The opportunity to speak with Justin came up, and I took it without hesitation. Gracious enough to lend his valuable time, days after a nasty crash.
One of the stars of Silicon Valley’s early startup culture, Kan has defied odds and put together master class teams that have gone on to succeed beyond anyone’s estimations.
An enigma in the best sense of the word, Kan has a complex and intriguing personality. He is extremely adept with business and technology, and open about exploring his own purpose in life, through meditation and other methodologies.
We started by talking about his first failure, Kiko, and why that made him grow as a person and establish confidence to take on further ideas and dreams.
Going back to 2004, maybe 2005, what was your mind state going into your first startup [Kiko]?
It was pretty early; startups weren’t really much of a thing back then. As college students, we didn’t know much about startups at all. We were just building something that people would use. We tried it, and although we built something that wasn’t used as much, it led up to Y Combinator which was a good start.
Following Kiko, you start Justin TV (JTV). What was the end goal there, why did you think a video streaming website was something you wanted to dive into?
We started Justin TV because we wanted to make a live reality [television] show. Although it was a business, we didn’t envision it being something huge like that; we just started it because it was an interesting idea for us.
After showing it to some people, they became interested in how they could contribute to creating live video content. That’s when we had the idea to make it into a platform, you know?
There’s this piece of lore which gets thrown around in different ways regarding the genesis of JTV where you physically put a laptop in your backpack, and started walking around with a webcam either taped to a stick or worn on your head. What’s the full story?
Yeah, that was sort of our idea, and we also got a few other people to create content. We called it lifecasting. I guess the idea came from when we were selling Kiko, which we ended up selling on Ebay. When we were brainstorming how to sell it, we had all of these conversations about ways we could pivot it.
That’s when I suggested that we should create sort of this audio live chat, which had conversations. That eventually turned into the idea of a video broadcast, which turned into the idea of JTV. It kind of morphed into this more crazy idea.
You needed to create more revenue, and Emmett [Shear] suggested focusing on gaming, which at the time, was a small niche making up barely 3% of all traffic on JTV. Did you share this vision, or were you on the fence about this subculture of video game streaming slowly gaining steam?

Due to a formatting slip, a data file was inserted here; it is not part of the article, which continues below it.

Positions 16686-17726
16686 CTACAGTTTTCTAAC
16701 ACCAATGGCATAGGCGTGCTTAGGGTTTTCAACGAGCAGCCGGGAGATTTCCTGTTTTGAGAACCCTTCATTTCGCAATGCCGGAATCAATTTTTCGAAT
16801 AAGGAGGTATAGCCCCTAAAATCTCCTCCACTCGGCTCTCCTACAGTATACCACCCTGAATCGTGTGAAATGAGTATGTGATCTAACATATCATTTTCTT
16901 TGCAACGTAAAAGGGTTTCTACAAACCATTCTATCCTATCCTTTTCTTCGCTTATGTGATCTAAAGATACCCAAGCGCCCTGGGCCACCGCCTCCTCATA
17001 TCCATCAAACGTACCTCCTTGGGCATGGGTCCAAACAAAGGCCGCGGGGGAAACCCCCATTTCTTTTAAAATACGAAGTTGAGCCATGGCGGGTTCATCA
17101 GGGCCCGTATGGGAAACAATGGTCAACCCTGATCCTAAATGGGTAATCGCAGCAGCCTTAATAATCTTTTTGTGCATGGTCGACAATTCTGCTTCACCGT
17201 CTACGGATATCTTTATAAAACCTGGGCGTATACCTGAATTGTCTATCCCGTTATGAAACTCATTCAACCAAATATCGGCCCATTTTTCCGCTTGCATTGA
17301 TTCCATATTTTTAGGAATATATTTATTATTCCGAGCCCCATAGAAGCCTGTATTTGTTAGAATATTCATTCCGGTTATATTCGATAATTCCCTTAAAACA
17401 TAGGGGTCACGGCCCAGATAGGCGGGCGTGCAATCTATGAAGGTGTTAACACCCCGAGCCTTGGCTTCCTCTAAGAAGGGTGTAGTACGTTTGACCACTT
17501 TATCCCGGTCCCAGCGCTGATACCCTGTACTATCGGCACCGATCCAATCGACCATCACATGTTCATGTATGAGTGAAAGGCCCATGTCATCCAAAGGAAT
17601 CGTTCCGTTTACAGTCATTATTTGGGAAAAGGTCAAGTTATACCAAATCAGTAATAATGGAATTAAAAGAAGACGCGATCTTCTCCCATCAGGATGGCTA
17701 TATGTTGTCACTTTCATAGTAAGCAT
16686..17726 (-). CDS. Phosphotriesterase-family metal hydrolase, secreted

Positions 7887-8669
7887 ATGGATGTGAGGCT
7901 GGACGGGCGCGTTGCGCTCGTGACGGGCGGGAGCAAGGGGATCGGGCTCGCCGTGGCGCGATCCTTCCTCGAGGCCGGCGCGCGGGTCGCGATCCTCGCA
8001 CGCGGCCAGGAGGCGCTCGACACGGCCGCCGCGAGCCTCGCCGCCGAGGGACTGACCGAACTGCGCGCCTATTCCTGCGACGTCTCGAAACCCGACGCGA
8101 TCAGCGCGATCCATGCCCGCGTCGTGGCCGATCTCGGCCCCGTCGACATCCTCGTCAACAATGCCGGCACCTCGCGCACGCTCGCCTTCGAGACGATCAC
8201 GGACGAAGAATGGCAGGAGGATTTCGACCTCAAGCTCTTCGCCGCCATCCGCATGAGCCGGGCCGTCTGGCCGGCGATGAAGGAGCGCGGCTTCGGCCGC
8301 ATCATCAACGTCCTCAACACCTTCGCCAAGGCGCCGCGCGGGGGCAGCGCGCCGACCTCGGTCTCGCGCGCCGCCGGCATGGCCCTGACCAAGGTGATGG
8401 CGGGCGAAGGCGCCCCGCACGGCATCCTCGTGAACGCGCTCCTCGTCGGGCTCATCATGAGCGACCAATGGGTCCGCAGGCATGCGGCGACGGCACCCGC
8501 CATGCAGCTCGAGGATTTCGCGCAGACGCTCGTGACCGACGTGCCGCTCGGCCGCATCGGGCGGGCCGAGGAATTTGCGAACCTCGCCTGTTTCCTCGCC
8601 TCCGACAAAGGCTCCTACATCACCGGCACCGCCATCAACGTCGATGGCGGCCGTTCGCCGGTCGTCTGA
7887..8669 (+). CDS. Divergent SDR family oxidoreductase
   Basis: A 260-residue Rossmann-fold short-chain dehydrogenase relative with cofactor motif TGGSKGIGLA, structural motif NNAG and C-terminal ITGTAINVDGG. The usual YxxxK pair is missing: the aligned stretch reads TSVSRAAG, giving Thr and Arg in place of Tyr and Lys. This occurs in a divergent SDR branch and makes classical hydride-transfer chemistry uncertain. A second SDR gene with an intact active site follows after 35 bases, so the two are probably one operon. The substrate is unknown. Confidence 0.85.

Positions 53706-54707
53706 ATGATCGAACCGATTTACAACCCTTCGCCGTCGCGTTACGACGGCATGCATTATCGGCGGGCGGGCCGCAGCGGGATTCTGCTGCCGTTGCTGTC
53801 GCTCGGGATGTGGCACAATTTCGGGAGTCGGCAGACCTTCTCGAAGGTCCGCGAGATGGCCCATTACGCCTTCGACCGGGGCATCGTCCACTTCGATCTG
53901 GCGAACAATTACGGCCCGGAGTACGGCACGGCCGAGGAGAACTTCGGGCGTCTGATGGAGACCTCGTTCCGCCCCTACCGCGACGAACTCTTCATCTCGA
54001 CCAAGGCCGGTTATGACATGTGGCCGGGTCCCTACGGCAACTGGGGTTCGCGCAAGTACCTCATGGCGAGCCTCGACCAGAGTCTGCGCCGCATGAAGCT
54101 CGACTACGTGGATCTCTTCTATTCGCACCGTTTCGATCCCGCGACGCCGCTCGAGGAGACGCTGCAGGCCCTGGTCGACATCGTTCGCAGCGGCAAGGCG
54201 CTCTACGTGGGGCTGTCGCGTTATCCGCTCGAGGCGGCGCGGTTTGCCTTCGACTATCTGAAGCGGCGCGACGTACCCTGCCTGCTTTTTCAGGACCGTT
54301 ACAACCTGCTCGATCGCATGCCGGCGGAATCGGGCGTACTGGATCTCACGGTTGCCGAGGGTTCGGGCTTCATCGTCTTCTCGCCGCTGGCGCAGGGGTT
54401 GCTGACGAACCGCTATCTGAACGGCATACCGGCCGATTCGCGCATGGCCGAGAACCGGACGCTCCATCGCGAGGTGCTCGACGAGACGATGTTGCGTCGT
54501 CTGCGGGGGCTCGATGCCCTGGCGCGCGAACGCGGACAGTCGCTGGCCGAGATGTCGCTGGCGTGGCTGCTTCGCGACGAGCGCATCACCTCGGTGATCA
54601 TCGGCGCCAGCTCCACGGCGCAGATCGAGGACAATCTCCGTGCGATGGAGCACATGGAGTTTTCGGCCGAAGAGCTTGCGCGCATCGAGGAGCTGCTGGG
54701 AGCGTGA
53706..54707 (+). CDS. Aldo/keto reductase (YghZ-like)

I don’t even think Emmett knew that it would blow up as it did; I think it was just content that he enjoyed watching. StarCraft II had just come out and he really liked the StarCraft content. I was pro-pivoting towards it [gaming], while our other co-founders were pretty skeptical. I don’t think any of us knew this would be huge, you know? It was a learning experience for all of us. Thinking that we just built something people really liked.
What are your thoughts on that? On how large livestreaming has become, even within the last decade.
I think it’s pretty wild, right? Not just gaming, but all the different platforms and how they’ve become such a big thing. YouTube, Instagram, others. It’s cool to be at the forefront of it.
Now, let’s talk about the acquisition of Twitch by Amazon for a second; you had signatures in escrow for the deal to go through, and there you are at Burning Man 2014, waking up in a puddle to your friend informing you the deal went through. What were your feelings in that moment?
It’s cool. It wears off, though; pretty quickly, actually. It was cool to have that initial feeling of “Oh my god, it actually happened!”
It felt like an accomplishment, something that we’d worked on for so long; a journey. At that time, it also felt like the world started to recognize what we were creating, which was nice.
You’ve experienced large amounts of stress while creating startups; what is some advice you’d offer to those going through similar situations?
Focusing on your inner state. If you draw it back to making all of this money and obtaining success, what I found was, that doesn’t drive my personal happiness. Eventually I started to seek things that were able to make a difference.
Meditation is one great example. Other practices as well; once I started doing those things, I felt a lot better in my life. They help me stay grounded in my daily experiences. A way where I am able to be present in my experiences, ways I haven’t been able to do before while having success.